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'98 5.0 V8 Alternator Replacement Gone Bad

Discussion in 'Stock 1995 - 2001 Explorers' started by NickK, June 11, 2017.

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    1. NickK

      NickK New Member

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      1998 Explorer Eddie Bauer
      Hello!
      So, I was on the way to the gym and I noticed a little red battery icon glowing under my RPM reader.

      Knowing this meant my battery was dying, I sped up to above 2000 RPM and the icon went away. I got to a place where I couldn't go that fast and my battery started dying again.

      I knew this meant the alternator was bad, so I managed to get home on an almost stone dead battery.

      Well long story short, to get to my alternator I had to take off the air intake hose, move a radiator hose (complete with losing some fluids) and disconnected the battery. I was able to remove the alternator after slipping off the serpentine belt. All of this took about 30 minutes.

      Then the fun began.

      After a quick run to my auto parts dealer, I got a clean new alternator and put it in my Explorer. It was then that I remembered all the warnings about the serpentine belt being difficult to put back on.

      Well, I spent three hours trying to slip the belt on the alternator, then put two holes in the belt trying to get it on (I wasn't careful, I admit it...)

      After all of this, I got frustrated and paid my mechanic to put a new belt I had on the truck. I know about the tensioner but I had little luck with it. I'm still a novice with this kind of thing, but I had to ask...

      Did anyone have similar problems when they replaced their alternator, then serpentine?

      In addition to the tensioner, what do you do to make the serpentine belt less....difficult?
       
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    3. J_C

      J_C Well-Known Member

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      The main problem I find with serpentine belts, though I have the 4.0L SOHC not 5.0L (and had no trouble on the 4.0L), is when the wrench is too short or space too cramped to get good leverage... I mean on smaller vehicles.

      To clarify, I've never had to do anything more than apply enough torque to the tensioner. I'm not sure about your 5.0L but the 4.0L uses a 3/8" (or was it 1/2"?) drive ratchet directly in a square hole in the tensioner arm, then it is usually easier to already have the belt over the alternator pulley due to its lip and the belt ribbing, and the last pulley you're sliding it onto is the idler, though which is the easiest to put the belt on last can depend on the engine config.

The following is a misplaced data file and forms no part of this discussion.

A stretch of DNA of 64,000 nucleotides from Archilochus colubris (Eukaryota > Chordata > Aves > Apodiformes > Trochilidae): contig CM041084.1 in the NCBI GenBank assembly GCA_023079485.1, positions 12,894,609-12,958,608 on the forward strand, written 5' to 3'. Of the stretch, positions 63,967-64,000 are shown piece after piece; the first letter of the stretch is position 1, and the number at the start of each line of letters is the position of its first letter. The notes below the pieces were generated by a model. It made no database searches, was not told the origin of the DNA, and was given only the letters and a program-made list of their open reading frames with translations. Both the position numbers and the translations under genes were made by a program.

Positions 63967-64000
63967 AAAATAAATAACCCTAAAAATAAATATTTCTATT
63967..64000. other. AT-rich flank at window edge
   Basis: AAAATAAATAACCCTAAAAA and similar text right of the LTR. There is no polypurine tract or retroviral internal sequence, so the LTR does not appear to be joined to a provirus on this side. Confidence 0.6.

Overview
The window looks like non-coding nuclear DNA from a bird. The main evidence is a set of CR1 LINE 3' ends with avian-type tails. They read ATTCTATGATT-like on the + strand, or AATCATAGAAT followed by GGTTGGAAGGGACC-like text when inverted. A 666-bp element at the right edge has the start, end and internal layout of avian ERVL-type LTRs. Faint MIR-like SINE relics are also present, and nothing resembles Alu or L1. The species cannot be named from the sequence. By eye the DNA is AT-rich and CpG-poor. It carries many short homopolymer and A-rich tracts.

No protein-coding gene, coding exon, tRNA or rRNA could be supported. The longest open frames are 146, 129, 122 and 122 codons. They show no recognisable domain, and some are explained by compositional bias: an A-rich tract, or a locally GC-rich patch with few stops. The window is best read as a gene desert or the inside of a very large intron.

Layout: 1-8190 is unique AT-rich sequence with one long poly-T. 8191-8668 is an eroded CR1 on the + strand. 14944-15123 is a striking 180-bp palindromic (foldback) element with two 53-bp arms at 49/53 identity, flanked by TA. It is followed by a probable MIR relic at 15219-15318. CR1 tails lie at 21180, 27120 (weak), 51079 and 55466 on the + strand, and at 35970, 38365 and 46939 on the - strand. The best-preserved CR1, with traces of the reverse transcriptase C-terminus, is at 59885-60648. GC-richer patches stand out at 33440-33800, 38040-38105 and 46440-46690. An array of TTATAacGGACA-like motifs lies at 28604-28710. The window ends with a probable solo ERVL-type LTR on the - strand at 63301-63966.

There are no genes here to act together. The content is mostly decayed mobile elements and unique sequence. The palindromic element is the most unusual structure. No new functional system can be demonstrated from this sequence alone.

Last edited: June 11, 2017
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    4. NickK

      NickK New Member

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      Yeah, I actually moved the slack in the serpentine belt around and tried to put it on the idler last. It was absolutely easier to try to put on, but I ended up using a screwdriver to try and slip it on and thats where the two holes came from...
       
    5. SupaSwope

      SupaSwope Active Member

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      Yes, I have worked on two of these trucks, same motor 5.0L. And I had an extremely hard time (Even My fathers 05 Sierra) putting on the belts even with a serpentine belt tool.

      What I had to do with the two separate 5.0L's and my dads truck is once I had the tensor all the way maxed I was still 1/4" / 1/8" inch shy of the alternator just sliding on. So what I do is take a big (#4) Flathead Screw driver and feed it threw the belt with the flat pointing towards the driver and handle towards the passenger headlight and then take and slide the belt on back side on the alternator pulley halfway to 3/4 or as much as you can.

      After I take off the serpentine tool and bump the engine over and try to let the belt feed itself on. It does not always work first try, and if it does slide on make sure all the belt is center on all the other pulleys before fully starting your engine.

      Now personally what I had done is I went to the auto parts store and bought a bigger belt so that I can take off the belt without having to do that on my truck anymore. Now I will admit, on cold starts the belt squeaks and slips for a few seconds on startup but goes away within 2 seconds always. and on warmer days and after I have been driving around town for like 30 mins it wont do that once the truck has warmed up and belt system has heated up. Its a small thing about my truck I like.

      So the stock gates belt I got that was hard to put on was from orileys, Tried to look it up on their website but for me at the moment its not working so I looked it up on rock auto.

      https://www.rockauto.com/en/moreinfo.php?pk=4312&cc=1356522&jsn=410
      Stock Gates Belt K060935.

      https://www.rockauto.com/en/moreinfo.php?pk=4317&jsn=3
      Belt I have on my truck is the Gates K060950